Check out Akira Kurosawa & Francis Ford Coppola with their Polaroid photos here and don’t forget to like us on facebook for more photos here

Akira Kurosawa painting the set of Dodes’ka-den.

Orson Welles on the cover of “TIME”

On May 9th, 1938, Orson Welles appeared on the cover of “Time” magazine. And why, do I hear you wonder was Welles on the cover before he created and released all his film classics?
Because he had co-founded Mercury Theater with actor John Houseman. After four hit plays in six months, Welles made the cover of Time. Welles shocked America with his adaptation of HG Wells‘s The War of the Worlds on Halloween night. “I wish I could convey the atmosphere… the background of this… fantastic scene.” These were the first words of a broadcast which terrified its audience by sounding like a news bulletin, not a play. 

I am not the author of this image. Photo credits go to Paul Dorsey
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May 9, 1938 Orson Welles

How Jack became the Joker

“When producer Michael Uslan was first thinking about how to bring a darker version of Batman to the big screen, back in 1980, he saw a photo of Jack Nicholson from The Shining in the newspaper — and he started drawing on it. Uslan turned Nicholson’s famous “Here’s Johnny!” face into the Clown Prince of Crime. And, just nine years later, the rest was movie history.”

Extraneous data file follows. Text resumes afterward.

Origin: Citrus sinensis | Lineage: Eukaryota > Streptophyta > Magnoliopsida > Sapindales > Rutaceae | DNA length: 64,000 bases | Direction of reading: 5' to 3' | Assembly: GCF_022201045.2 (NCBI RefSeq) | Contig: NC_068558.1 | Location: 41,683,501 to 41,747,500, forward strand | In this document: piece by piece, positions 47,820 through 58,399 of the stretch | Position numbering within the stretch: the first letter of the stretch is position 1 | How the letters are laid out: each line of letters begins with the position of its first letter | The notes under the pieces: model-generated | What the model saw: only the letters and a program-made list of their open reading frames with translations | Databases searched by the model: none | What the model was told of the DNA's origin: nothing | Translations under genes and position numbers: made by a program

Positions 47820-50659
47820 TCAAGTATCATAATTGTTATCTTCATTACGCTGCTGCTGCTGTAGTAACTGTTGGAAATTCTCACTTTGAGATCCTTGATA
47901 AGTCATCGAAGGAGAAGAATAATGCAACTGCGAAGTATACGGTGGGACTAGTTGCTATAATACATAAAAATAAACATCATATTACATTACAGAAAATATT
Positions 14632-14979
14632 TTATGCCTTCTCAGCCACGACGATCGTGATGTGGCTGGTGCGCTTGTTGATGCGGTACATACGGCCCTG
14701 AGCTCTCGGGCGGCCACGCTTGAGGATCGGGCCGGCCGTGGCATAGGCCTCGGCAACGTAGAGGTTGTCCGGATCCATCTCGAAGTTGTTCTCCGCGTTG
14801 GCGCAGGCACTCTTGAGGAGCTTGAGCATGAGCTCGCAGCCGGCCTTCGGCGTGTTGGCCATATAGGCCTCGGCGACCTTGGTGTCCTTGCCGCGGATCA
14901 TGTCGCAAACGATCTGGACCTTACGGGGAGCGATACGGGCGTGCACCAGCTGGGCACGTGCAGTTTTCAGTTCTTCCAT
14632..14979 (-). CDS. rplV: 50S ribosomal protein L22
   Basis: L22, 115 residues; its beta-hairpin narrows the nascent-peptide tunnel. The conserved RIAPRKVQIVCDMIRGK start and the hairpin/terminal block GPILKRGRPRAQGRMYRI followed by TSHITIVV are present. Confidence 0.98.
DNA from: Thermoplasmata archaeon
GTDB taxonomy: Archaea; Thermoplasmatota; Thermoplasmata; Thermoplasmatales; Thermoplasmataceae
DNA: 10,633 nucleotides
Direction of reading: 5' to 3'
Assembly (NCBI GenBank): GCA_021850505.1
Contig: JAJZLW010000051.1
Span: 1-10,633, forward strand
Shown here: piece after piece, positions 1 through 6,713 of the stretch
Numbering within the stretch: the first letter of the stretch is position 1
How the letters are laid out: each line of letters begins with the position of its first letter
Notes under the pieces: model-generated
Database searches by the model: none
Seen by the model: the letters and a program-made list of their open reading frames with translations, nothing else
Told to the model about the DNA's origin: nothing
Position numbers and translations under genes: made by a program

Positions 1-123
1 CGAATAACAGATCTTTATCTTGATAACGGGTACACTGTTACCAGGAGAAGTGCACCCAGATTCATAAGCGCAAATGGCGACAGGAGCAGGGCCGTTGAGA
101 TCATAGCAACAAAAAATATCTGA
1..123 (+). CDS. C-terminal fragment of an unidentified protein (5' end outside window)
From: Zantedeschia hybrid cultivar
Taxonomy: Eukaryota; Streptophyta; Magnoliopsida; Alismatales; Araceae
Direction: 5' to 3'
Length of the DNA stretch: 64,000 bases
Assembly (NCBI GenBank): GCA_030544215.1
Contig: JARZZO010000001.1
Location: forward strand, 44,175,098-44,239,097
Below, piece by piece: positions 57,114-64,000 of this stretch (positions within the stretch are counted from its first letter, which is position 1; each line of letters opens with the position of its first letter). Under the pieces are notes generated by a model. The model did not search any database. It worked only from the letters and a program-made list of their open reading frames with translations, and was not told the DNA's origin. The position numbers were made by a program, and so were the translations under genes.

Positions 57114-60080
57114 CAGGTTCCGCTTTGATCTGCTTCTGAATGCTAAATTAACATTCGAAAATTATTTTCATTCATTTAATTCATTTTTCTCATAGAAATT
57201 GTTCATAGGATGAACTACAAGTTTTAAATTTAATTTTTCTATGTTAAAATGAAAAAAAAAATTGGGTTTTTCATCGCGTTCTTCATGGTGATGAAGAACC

Thank you Rawad Nassif for this lovely contribution. Check out Jack and Antonioni on the set of The Passenger, here
I am not the author of this image, all rights go to the author.
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Ava Gardner portraits by George Hoyningen-Huene.

Baron George Hoyningen-Huene (1900-1968) was a seminal fashion photographer of the 1920s and 30s. He was born in Russia to Baltic German and American parents and spent his working life in France, England and the United States. Here are some of the most impressive shots he took of Ava Gardner in 1956 for MGM. For an even bigger dose of Miss Gardner, like us on Facebook for more shots, here.

NB- don’t miss out on our Norman Parkinson’s gothic portrait of Vivien Leigh here

I am not the author of these images. All rights go to MGM.


With Clint Eastwood, behind the scenes of ” Dirty Harry”

A 1971 iconic film, ” Dirty Harry” (directed by Don Siegel). Frank Sinatra, Paul Newman and Marlon Brando were all considered before Clint Eastwood. He performed all his own stunts, including the stunt where he jumps onto the roof of the hijacked school bus from a bridge. His face is clearly visible throughout the shot. Here he is on the set of the famous film.

All shots are by photographer Bill Eppridge.
I am not the author of these images. All rights go to Bill Eppridge.

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Joan Crawford does her toilette: Intimate shots by Eve Arnold

American photo-journalist Eve Arnold (1912 – 2012), an honorary member of the Royal Photographic Society took this photo of her close friend, actress Joan Crawford in 1959, in Los Angeles while she was doing her toilette. You will find here three samples and more will be published on our Facebook page which you can like here